This is a giant form of Tillandsia pruinosa from Colombia. It is like the smaller or regular forms except that it is larger and does not color up at anthesis as some forms do. It grows to nearly 12 inches tall with a thick base. It might resemble a slightly more slender Tillandsia seleriana due to its size but is a pruinosa for sure. Up right leaves and a bulbous base, all covered with heavy trichomes. Nice.
A somewhat controversial species, we originally obtained this plant as Tillandsia pucaraensis and have kept the original name. From Northern Peru with semi-soft gray foliage and a branched pink inflorescence, the narrow leaves form a leafy, upright rosette.
We have different clones from other growers but this one most closely agrees with Ehlers' original description and many other illustrated pucaraensis. There is no way for us to resolve the question of guelzii or pucaraensis but we can refer you to the Florida Council of Bromeliad Societies website for further discussion.
Our original photo (shown with bloom spike) is of a wild-collected plant. Our current generation of plants (photo without inflorescence) are much more lush due to the excellent care of our Tillandsia grower, Veronica, and her crew.
Tillandsia purpurea 'Grande'
Tillandsia purpurea is found in Peru where it forms large colonies on the desert sands which may contain millions of plants of a single or a few clones. Adjacent valleys may have completely different looking forms which are in fact the same species. This happens to be one of the more desirable of Tillandsias due in part to its ease of cultivation and its colorful, fragrant flowers. We have four distinctly different forms in our collection: Til. purpurea ‘Grande’ as you would expect is the giant of the group with thick leaves on a 8 to 10 inch stem.
An impressive large growing plant from the area of Yosondua, Oaxaca, Mexico where it grows terrestrially on exposed rock. It rarely produces roots, but tends to grow in dense clusters, supporting one another or leaning on rocks for support. Superficially, it resembles a giant capitata, with many strappy leaves, gracefully recurving in a 24 to 30 inch silvery rosette.
The inflorescence is quite tall with a capitate head of long bracts and tight branches. In nature the inflorescence is red, hence the name, which means literally 'red head'. However, under our hot, humid, shaded conditions the colors are usually more subdued. This species is rare in cultivation.
Tillandsia rodrigueziana Mexican form
A Mexican form of the species which grows to about 12 inches tall. Leaves are reddish-green when grown in bright light and the inflorescence is sometimes branched and is yellowish to red.
This species from Oaxaca, Mexico is nothing short of spectacular in nature where it grows in large colonies in the tops of seaside thorn-scrub forest. Brilliant orange-red is the most common color with vivid yellow inflorescences shining in full sun.
Full sun or bright light along with reducing watering during the dry season and reducing the amount of fertilizer may help duplicate its harsh native environment and bring out stronger colors. Does not like cold! Keep warm at all times if possible.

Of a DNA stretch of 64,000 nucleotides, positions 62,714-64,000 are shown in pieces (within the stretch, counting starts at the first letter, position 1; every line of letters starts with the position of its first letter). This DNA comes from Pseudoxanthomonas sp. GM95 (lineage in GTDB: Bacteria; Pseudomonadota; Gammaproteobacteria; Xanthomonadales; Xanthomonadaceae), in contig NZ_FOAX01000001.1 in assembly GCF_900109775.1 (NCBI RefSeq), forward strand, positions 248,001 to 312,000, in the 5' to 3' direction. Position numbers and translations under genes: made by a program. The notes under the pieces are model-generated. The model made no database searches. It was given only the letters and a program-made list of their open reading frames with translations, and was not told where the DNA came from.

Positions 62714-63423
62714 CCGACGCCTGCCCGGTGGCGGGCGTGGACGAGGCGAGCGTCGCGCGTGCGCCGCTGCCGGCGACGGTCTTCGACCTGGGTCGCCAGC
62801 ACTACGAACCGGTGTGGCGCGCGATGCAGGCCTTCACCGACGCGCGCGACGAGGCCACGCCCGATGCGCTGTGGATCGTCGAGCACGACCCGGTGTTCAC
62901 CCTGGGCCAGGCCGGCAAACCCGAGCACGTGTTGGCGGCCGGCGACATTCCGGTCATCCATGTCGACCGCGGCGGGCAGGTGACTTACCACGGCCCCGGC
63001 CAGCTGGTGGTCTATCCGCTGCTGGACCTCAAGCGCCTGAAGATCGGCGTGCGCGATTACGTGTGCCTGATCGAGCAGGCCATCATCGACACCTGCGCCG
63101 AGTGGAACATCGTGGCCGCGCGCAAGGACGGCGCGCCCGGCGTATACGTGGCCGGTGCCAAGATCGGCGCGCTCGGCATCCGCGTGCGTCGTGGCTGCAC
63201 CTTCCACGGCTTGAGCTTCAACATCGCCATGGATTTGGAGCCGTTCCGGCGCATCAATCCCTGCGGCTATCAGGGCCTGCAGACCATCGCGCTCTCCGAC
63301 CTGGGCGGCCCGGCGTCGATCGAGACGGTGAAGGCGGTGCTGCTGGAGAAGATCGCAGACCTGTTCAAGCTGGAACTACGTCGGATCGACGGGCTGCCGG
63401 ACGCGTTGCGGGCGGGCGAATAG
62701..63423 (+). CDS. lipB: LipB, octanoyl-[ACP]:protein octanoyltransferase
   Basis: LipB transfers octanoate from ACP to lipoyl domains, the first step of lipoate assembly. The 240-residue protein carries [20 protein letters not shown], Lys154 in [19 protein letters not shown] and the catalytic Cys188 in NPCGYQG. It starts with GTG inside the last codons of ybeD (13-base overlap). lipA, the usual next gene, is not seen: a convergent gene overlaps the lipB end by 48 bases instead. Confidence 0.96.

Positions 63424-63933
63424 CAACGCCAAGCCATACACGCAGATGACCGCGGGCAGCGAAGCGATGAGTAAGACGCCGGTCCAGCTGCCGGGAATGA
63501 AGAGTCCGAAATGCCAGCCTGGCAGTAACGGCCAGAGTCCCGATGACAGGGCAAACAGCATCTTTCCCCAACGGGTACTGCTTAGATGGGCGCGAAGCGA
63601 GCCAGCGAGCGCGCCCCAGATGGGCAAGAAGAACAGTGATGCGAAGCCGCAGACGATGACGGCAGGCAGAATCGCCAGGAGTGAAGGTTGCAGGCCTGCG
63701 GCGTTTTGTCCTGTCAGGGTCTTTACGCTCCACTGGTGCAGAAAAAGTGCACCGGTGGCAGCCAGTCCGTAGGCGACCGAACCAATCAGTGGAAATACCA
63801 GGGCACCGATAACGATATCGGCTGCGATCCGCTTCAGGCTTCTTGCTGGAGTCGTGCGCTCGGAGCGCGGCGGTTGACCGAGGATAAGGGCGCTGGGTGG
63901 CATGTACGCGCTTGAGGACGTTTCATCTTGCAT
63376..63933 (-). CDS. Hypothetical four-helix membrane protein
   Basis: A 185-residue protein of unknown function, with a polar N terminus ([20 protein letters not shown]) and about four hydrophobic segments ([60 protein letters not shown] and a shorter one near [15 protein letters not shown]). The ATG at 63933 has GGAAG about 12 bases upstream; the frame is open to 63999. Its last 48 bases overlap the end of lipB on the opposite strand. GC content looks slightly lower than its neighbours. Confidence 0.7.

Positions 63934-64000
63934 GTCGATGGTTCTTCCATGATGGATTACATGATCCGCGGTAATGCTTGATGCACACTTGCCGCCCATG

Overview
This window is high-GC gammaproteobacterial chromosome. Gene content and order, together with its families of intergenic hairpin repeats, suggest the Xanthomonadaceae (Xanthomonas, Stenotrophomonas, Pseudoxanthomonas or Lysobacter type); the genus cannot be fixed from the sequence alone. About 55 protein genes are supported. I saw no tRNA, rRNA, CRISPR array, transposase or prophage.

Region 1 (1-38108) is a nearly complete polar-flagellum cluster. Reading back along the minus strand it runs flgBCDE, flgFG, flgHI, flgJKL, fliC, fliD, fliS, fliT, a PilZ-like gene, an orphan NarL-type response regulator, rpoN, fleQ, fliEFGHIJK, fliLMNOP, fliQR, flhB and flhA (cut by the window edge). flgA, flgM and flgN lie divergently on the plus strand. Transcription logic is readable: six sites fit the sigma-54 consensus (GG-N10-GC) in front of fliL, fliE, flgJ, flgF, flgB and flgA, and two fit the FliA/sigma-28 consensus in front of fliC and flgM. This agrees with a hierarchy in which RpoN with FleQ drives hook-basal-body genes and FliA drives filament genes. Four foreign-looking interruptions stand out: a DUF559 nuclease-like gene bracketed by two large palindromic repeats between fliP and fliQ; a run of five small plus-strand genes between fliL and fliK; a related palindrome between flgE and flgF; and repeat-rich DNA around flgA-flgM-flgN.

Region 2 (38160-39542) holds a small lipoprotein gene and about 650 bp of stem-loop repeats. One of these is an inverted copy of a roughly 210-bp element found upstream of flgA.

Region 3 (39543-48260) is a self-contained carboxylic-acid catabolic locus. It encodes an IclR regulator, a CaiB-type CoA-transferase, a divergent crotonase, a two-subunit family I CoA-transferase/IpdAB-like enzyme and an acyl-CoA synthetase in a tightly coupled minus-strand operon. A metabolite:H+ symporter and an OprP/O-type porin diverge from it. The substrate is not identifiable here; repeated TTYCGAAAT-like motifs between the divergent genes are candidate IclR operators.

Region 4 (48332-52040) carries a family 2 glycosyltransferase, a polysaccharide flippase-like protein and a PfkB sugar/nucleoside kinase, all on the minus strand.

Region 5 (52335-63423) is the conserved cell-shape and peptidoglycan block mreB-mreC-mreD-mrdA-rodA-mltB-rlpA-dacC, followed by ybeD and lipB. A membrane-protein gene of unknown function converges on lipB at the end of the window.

Tillandsia schiedeana large form, Totolapan, Oaxaca, Mexico
A lithophytic form of this variable and widespread species. Growing on exposed cliff faces near Totolapan, Oaxaca, Mexico, they form dense clusters of plant. The leaves are stiff and coated with a heavy layer of silvery trichomes. Unlike some similar species, the leaves are straight, not secund. The inflorescence is tall, a straight simple spike of red bearing tubular yellow flowers. Grows best mounted or hung from a string in bright, breezy condition so they will dry quickly after watering. An easy and prolific plant to grow.
We collected just one of these plants back in the 1990’s in Sumidero Canyon, Chiapas, Mexico where it lives on vertical cliffs along with other interesting species like T. vanhynningii. Since then we nursed it along until we built up a still very small stock. This is a choice plant with an open rosette of many very stiff, narrow, silvery leaves and a lax inflorescence of pink branches. Very slow growing, but worth the wait.
Tillandsia stricta Hard Leaf
An all-time favorite from Brazil is about 6 inches across in a leafy rosette with stiff gray-green leaves. It produces a stunning blue-flowered, plume-shaped pink inflorescence in the summer. In nature this plant can be found growing on the restinga sands of beach dunes and in trees in the foothills of the Atlantic Range in Brazil.
Large clumps will form in just a few seasons, that can be hung from wires and will form perfectly symmetrical balls of many plants. One of the easiest and most prolific of Tillandsias to cultivate.
Tillandsia tenuifolia 'Rubra'
A robust form of this caulescent species from Brazil grows to about 8 inches long but can exceed 12 inches. Stiff, reddish leaves make this a handsome species and it easily forms large clusters. The inflorescence has pink bracts and white flowers. Both an epiphyte and lithophyte in habitat, it does well mounted or simply suspended from a string or wire.
A rare, smaller relative of Tillandsia fasciculata from Jamaica, although our specimen sourced from the Marie Selby Botanical Gardens (SEL 1986-0480) came from the Dominican Republic via Luis Ariza-Julia. It is unknown where he got the plant. Very narrow, silvery-gray leaves in an upright rosette to about 7 to 8 inches with a multi-branched inflorescence of bright red with light blue flowers. A very attractive, rare, small species.